FAQs Trademarks

By Jean Sifleet

It’s very upsetting to find someone using your business name, or one that is “confusingly similar.” Taking advantage of Trademark law can help prevent problems and protect your rights.

Question: What does Trademark law protect?

Trademark protection may be available for any word, phrase, name, symbol, sound (called “the mark”) that identifies or distinguishes your product or service from those made or sold by others. It includes the exclusive right to use the mark in connection with the goods and/or services listed in the registration.

Question: When can I use the ™ SM or ® ?

Proper usage is important! TM applies to products; SM applies to services. You can use TM or SM without registration. ® stands for registered and can only be used when a trademark has been approved (registered) by the United States Patent and Trademark Office.

A trademark should be used as an adjective (not a noun or verb).

For example:

Correct: Rollerblade® inline skates Incorrect: “rollerblades”

Correct: Make copies on the XEROX® copier. Incorrect: XEROX this report.

Question: How can I find out if my name (or mark) is eligible for trademark protection?

To see if anyone else is claiming the name or similar name, you can search online (e.g., www. google.com) and you will want to confirm the availability of the Internet domain name. You can also search on the Website of the United States Patent and Trademark Office (www.uspto.gov). These searches do not guarantee that the name is not in use, but they are a good indication of U.S. availability. More sophisticated international searches are needed if you plan to do business outside the U.S.

Question: Do I have to register my mark?

Registration is not required. Common law rights attach as a result of using the mark.

Question: What are the benefits of Trademark Registration?

You can register a mark in your state, nationwide, and internationally. If you register your name/mark, it will show up in search reports and hence others will be on notice of your claim. You also get a legal presumption of ownership and the exclusive right to use the mark when a mark is registered. Registration also helps in enforcing your rights against an infringement.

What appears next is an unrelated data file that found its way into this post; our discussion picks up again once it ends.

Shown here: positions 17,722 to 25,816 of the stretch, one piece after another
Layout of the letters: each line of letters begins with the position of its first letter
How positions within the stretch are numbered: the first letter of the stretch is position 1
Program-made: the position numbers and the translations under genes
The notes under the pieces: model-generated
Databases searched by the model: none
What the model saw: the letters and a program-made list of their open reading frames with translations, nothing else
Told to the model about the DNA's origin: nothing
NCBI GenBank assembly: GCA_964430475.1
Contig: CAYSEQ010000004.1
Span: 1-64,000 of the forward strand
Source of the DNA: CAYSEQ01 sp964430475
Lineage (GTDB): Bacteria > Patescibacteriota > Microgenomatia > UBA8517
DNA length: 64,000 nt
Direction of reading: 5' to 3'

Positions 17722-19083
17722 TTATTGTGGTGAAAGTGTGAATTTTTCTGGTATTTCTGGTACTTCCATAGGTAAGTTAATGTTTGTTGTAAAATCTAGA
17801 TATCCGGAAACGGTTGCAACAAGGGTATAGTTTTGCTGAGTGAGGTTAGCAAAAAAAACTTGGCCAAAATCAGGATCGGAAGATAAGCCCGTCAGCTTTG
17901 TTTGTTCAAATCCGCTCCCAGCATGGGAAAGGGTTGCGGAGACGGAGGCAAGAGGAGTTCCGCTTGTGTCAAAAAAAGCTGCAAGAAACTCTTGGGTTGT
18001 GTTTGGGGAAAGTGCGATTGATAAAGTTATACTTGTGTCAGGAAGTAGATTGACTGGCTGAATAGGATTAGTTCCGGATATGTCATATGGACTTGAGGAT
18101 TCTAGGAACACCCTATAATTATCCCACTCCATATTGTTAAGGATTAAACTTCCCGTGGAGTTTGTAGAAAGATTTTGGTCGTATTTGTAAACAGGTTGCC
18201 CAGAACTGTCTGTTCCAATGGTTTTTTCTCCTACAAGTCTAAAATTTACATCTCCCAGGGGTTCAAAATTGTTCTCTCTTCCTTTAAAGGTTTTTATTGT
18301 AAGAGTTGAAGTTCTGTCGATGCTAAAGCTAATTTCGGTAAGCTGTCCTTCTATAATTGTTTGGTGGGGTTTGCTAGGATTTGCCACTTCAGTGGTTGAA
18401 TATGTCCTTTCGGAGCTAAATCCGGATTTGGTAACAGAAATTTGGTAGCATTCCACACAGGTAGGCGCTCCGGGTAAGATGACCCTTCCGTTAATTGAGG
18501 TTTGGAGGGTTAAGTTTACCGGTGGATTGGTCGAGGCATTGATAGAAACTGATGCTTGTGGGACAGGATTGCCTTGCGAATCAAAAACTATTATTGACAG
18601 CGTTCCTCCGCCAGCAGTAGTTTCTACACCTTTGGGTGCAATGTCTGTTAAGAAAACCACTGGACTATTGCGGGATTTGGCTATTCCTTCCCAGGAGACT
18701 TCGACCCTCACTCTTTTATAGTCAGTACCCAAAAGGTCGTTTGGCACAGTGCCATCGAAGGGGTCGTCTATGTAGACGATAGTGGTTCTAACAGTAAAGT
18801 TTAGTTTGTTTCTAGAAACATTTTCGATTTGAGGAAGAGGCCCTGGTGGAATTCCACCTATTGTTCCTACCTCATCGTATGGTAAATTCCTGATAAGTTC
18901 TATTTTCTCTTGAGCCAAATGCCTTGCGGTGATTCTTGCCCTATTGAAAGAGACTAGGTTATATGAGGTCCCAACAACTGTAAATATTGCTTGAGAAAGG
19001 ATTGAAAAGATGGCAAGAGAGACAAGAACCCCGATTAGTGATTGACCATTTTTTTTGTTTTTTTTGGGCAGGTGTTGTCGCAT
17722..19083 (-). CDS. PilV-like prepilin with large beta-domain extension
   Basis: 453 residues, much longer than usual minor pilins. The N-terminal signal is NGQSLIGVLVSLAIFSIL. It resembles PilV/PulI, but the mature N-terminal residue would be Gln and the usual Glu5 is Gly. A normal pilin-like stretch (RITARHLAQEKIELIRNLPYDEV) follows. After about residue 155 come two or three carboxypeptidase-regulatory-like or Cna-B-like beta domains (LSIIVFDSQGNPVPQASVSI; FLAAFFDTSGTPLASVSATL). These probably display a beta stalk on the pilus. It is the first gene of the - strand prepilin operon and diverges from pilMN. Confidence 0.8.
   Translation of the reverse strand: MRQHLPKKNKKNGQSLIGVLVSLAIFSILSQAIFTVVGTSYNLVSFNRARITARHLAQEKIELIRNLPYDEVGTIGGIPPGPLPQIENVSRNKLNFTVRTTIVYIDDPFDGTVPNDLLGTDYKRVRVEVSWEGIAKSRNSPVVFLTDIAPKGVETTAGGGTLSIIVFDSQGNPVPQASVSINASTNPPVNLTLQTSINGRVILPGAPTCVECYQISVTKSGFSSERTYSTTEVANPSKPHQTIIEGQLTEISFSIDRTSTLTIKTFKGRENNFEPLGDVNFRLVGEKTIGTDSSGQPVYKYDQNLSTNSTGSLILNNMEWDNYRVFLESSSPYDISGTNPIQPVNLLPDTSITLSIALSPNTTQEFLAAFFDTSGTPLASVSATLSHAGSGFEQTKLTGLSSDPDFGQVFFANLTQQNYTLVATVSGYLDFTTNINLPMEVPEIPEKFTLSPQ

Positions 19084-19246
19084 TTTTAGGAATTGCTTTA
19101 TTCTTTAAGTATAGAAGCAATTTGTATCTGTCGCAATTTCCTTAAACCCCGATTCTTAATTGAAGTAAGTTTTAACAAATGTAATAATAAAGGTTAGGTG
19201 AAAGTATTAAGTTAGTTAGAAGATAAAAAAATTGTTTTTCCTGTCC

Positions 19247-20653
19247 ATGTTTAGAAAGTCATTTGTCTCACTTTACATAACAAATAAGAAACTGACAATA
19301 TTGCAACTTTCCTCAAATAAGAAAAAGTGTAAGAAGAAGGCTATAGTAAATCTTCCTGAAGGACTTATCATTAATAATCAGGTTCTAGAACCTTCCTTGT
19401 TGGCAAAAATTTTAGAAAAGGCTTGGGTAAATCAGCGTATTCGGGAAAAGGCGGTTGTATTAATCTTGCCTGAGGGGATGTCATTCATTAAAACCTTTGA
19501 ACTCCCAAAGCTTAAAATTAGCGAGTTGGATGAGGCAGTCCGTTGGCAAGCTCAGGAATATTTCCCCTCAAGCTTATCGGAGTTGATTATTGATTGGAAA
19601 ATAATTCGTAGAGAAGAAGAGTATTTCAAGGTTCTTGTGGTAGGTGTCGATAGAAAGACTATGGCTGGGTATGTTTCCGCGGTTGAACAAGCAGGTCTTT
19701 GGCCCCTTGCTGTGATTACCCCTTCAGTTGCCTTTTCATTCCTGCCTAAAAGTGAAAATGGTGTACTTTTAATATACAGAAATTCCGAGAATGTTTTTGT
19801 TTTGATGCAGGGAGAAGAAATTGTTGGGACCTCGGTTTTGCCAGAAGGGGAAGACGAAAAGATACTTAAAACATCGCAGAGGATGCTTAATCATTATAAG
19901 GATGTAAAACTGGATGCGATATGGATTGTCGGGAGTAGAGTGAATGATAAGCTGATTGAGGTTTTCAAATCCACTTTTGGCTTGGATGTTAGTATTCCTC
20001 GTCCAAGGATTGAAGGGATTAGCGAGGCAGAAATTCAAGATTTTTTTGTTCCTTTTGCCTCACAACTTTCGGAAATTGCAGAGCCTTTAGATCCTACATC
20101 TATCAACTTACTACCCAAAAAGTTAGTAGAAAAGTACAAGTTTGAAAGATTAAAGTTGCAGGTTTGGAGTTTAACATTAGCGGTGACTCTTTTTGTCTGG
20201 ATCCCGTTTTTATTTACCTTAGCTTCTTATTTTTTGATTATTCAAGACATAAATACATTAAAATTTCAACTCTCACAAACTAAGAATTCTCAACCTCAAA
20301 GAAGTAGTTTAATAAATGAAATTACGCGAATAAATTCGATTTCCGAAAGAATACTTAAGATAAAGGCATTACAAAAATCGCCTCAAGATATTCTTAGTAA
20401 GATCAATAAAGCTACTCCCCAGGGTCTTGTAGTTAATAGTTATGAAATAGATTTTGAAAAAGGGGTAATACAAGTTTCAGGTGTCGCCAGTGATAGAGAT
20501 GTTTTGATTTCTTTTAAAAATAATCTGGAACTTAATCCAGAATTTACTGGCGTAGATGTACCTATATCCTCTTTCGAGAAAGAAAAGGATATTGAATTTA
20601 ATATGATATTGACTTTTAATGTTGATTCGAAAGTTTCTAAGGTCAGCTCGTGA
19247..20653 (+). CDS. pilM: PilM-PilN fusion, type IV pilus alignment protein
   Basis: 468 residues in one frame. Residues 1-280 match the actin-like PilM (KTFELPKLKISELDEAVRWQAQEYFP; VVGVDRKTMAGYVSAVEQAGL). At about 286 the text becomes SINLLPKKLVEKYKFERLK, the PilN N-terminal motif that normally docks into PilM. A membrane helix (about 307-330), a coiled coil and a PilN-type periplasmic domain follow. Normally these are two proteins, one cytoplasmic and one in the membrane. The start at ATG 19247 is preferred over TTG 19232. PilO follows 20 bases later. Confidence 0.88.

Question: How do I register my Trademark?

To register a work, go to the Website for the United States Patent and Trademark Office (www.uspto.gov) and click on Trademarks. You’ll find a wealth of information with forms and filing instructions.

Question: How do I stop someone from using my name?

The first step is to investigate whether the other party has registered their name/mark. If your mark is not registered, you should consider registering it. If you think you have superior rights to the name/mark, you will want to notify the other party and make them aware that their name is confusingly similar to yours. Best case, the person will stop using the name/mark. Sometimes an agreement can be worked out for concurrent usage with geographic or other restrictions. Litigation is a last resort, since it is expensive and time consuming.

Question: When can I use someone else’s Trademark?

It is lawful to use someone else’s mark in certain instances – called “descriptive fair use” and “nominative fair use.” For example, it is OK to use a famous mark in comparative advertising, for news reporting and non-commercial uses. It is not OK to use a mark in a way that implies endorsement, sponsorship or appears to be “passing off” your goods or services as those of the well-known trademark owner.

Making fun of or criticizing a famous mark is OK under certain circumstances – such as www.atkinsdietsucks.com/. To avoid problems, you may want to consult with a knowledgeable attorney before using someone else’s trademark.

In conclusion, it’s a good business practice to think strategically about your name and brand and to be proactive in checking out the availability of the name and protecting your rights.

Jean Sifleet is a practical and experienced business attorney whose career spans many years in large multi-national corporations and includes three successful entrepreneurial ventures. Jean has extensive experience in dealing with intellectual property matters in the large and small companies and as a small business owner. She has authored numerous books and publications on avoiding legal pitfalls in doing business. This article is excerpted from her new book, Advantage IP – Profit from Your Great Ideas (Infinity 2005). For more information, Jean's website is www.smartfast.com.

Article Source: EzineArticles.com/?expert=Jean_Sifleet

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